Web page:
When Goal Zero brand ambassador, seasoned mountaineer, and National Geographic photographer Renan Ozturk joined the quest to solve one of Everest’s most enduring mysteries, he knew he’d need to bring rugged, rechargeable, and lightweight portable power sources. Not only was the expedition supported by an army of small devices but Renan’s documentation of the spring 2020 ascent as a feature film relied on the use of power-hungry drones to capture breathtaking aerial footage within the 8,000 meter “death zone.” Fortunately, he knew Goal Zero gear was up to the challenge of powering the Everest expedition.
The Ghost Above is the haunting beautiful story of the ascent as Ozturk and his fellow climbers search Everest for the lost body of Andrew “Sandy” Irvine, who disappeared alongside British explorer George Mallory in a 1924 attempt to reach the summit. Irvine, whose final resting place remains unknown, is rumored to have been holding the camera that could provide proof they reached the peak decades before Hillary.
While the gripping tale of The Ghost Above unfolds over the course of 45 days as the group moves from base camp to advanced base camp and finally summits at 29,045 feet, Ozturk also recounts how Goal Zero gear supported his team every step of the way.
“The higher we went, the smaller/lighter Goal Zero gear we used. Our main advanced base camp setup was the big Boulder hard panels connected to a Yeti 1500x, then paired down to Nomad 50’s and 10’s with some Sherpa 100AC and PD for higher on the mountain. At the very top it was just the very lightest weight Venture power bank and no panel since it was a near 40 non-stop push.”
Ozturk recounts a severe storm that swept into Advanced Base Camp with gale force winds, shredding tents and destroying anything that wasn’t secured. While extreme weather is part and parcel of summiting a peak like Everest, this storm was particularly significant. And through it all, despite getting cracked in the cyclone-force winds, Goal Zero’s Boulder solar panels kept delivering essential power to the team.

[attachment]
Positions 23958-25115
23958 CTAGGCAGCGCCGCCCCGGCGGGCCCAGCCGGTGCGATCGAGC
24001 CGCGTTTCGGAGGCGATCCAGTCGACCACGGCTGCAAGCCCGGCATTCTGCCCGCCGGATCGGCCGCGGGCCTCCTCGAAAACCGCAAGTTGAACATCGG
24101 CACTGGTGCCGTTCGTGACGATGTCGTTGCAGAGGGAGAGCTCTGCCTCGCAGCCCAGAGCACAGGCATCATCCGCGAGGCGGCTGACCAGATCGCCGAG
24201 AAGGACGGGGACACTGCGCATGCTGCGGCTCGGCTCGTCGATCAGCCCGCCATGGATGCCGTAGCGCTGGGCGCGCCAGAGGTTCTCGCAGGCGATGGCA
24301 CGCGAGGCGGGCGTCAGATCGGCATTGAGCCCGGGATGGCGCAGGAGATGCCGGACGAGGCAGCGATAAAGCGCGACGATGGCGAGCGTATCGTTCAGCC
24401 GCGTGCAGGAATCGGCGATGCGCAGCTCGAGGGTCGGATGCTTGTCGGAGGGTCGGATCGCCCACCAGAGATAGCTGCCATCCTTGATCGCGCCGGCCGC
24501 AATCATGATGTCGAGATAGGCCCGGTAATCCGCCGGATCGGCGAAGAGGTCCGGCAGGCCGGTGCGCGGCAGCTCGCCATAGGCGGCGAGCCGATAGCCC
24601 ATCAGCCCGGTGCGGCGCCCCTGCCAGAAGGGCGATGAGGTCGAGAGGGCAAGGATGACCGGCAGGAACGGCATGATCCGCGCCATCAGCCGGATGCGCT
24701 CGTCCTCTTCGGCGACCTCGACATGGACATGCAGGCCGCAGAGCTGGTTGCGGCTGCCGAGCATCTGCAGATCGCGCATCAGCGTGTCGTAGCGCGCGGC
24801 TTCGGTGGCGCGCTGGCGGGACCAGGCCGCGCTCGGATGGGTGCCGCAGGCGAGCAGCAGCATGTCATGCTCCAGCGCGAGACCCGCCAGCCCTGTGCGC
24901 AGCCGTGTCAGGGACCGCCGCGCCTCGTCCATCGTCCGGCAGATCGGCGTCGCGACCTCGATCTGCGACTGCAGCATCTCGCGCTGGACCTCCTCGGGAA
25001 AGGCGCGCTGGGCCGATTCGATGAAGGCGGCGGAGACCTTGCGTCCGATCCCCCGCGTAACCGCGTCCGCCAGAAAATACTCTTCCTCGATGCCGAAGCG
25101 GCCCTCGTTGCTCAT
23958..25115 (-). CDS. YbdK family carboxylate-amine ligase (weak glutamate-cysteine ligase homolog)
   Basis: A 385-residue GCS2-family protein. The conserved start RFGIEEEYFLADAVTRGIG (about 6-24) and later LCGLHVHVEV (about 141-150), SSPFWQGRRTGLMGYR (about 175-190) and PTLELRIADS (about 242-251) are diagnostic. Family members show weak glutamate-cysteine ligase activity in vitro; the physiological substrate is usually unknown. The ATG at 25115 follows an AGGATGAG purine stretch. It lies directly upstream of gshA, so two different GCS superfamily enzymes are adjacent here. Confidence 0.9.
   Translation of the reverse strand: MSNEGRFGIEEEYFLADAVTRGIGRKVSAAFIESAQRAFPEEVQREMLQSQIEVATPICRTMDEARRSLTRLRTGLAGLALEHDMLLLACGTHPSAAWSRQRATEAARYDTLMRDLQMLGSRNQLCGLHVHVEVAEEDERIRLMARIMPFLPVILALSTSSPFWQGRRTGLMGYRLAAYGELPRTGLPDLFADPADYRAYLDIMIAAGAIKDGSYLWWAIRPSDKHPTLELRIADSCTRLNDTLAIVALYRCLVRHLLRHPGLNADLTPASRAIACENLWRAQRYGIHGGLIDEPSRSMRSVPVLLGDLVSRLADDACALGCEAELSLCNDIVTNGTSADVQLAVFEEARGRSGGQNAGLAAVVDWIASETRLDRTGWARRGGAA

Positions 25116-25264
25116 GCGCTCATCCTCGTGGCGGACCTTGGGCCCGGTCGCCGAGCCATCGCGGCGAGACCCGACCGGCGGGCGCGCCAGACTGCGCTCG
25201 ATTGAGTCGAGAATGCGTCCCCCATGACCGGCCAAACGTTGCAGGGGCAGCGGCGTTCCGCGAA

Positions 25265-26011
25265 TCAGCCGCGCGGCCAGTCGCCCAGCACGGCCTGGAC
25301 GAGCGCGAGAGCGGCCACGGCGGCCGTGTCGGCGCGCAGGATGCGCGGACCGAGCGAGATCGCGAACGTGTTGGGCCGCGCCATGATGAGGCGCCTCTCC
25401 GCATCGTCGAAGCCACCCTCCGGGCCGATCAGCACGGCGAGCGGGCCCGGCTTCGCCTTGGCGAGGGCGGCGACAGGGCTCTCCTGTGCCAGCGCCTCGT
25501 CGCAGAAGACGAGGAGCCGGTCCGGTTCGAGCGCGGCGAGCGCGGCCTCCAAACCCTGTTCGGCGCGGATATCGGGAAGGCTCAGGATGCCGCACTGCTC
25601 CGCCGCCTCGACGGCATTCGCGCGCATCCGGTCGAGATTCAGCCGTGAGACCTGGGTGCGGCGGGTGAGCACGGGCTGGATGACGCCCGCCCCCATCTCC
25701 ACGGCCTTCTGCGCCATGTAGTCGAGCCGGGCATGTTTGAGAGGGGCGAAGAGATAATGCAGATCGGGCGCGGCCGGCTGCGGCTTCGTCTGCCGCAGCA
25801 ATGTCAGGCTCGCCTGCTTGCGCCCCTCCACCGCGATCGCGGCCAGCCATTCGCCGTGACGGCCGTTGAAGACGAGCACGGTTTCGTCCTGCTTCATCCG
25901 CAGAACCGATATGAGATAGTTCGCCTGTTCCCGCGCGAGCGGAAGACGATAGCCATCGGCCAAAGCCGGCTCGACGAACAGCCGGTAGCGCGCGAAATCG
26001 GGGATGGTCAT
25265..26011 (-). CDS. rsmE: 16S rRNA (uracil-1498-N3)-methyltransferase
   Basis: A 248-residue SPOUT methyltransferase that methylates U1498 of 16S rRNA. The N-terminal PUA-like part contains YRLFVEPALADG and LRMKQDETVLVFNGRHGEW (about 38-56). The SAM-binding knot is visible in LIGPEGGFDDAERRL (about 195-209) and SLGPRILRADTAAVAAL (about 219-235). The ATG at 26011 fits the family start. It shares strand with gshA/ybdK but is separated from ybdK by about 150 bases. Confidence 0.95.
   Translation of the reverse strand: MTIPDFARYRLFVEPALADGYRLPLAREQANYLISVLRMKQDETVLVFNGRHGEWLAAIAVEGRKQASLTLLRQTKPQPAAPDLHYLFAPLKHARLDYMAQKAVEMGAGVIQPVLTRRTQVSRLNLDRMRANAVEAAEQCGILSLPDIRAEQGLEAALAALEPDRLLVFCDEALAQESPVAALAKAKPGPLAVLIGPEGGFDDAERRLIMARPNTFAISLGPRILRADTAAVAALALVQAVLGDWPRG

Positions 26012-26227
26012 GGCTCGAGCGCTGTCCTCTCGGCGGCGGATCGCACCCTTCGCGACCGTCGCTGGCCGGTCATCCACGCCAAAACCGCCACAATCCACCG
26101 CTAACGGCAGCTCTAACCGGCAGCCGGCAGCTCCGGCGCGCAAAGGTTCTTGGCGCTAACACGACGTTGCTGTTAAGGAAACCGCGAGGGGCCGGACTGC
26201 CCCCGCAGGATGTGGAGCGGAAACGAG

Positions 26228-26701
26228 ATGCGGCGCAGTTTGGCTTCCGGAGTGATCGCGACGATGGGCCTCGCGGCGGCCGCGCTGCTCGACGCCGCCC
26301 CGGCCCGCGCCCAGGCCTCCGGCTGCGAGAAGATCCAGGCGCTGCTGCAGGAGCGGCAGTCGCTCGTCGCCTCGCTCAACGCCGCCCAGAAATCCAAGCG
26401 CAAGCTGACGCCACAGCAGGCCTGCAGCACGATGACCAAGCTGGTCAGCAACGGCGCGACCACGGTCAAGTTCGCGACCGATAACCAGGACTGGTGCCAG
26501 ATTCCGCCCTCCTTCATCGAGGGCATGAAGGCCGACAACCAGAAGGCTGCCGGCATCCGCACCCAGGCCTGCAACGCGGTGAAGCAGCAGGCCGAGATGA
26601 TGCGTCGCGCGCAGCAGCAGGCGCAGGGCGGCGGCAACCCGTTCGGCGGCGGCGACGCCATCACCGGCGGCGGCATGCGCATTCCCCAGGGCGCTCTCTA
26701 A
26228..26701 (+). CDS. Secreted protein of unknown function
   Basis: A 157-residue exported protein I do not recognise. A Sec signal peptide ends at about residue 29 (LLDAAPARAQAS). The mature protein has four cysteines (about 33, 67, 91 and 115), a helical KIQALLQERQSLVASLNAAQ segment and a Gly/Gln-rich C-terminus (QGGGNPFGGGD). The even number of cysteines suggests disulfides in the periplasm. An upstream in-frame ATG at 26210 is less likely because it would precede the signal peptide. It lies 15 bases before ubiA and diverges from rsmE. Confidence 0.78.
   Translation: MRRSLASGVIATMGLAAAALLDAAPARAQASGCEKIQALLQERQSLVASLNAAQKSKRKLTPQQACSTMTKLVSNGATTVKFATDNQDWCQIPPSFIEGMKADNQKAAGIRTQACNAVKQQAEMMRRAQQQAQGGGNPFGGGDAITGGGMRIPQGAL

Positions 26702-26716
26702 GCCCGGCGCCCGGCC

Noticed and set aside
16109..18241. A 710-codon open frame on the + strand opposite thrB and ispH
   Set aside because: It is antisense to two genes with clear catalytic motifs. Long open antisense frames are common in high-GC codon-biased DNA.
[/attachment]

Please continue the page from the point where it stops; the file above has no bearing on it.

“It was the ultimate battle test especially in light of some historical cyclone wind events that stripped entire camps off the mountain, also lifting our largest Boulder panels and smashing the outer glass like I’ve never seen happen before. The fact that they kept working not only saved the day so we could keep telling the story but was a testament to bomber internal construction.”
While the group was not successful in discovering Irvine's body, the lessons Everest provides are always profound. Ozturk’s footage captures both the stark grandeur of the world’s highest peak and the tension of trying to create a sustainable experience amid growing commercialization on Everest. As Renan narrates in The Ghost Above, he struggles to tread carefully in sacred spaces and to invest in telling stories that matter while minimizing impact on the landscape and the people.
“Every shutter click and shot is ‘expensive’ in terms of overall life force when you are up that high altitude and every ounce of power collected from the sun is precious. Thanks so much GZ family for the support on this one! See “The Ghosts Above” on YouTube for more. “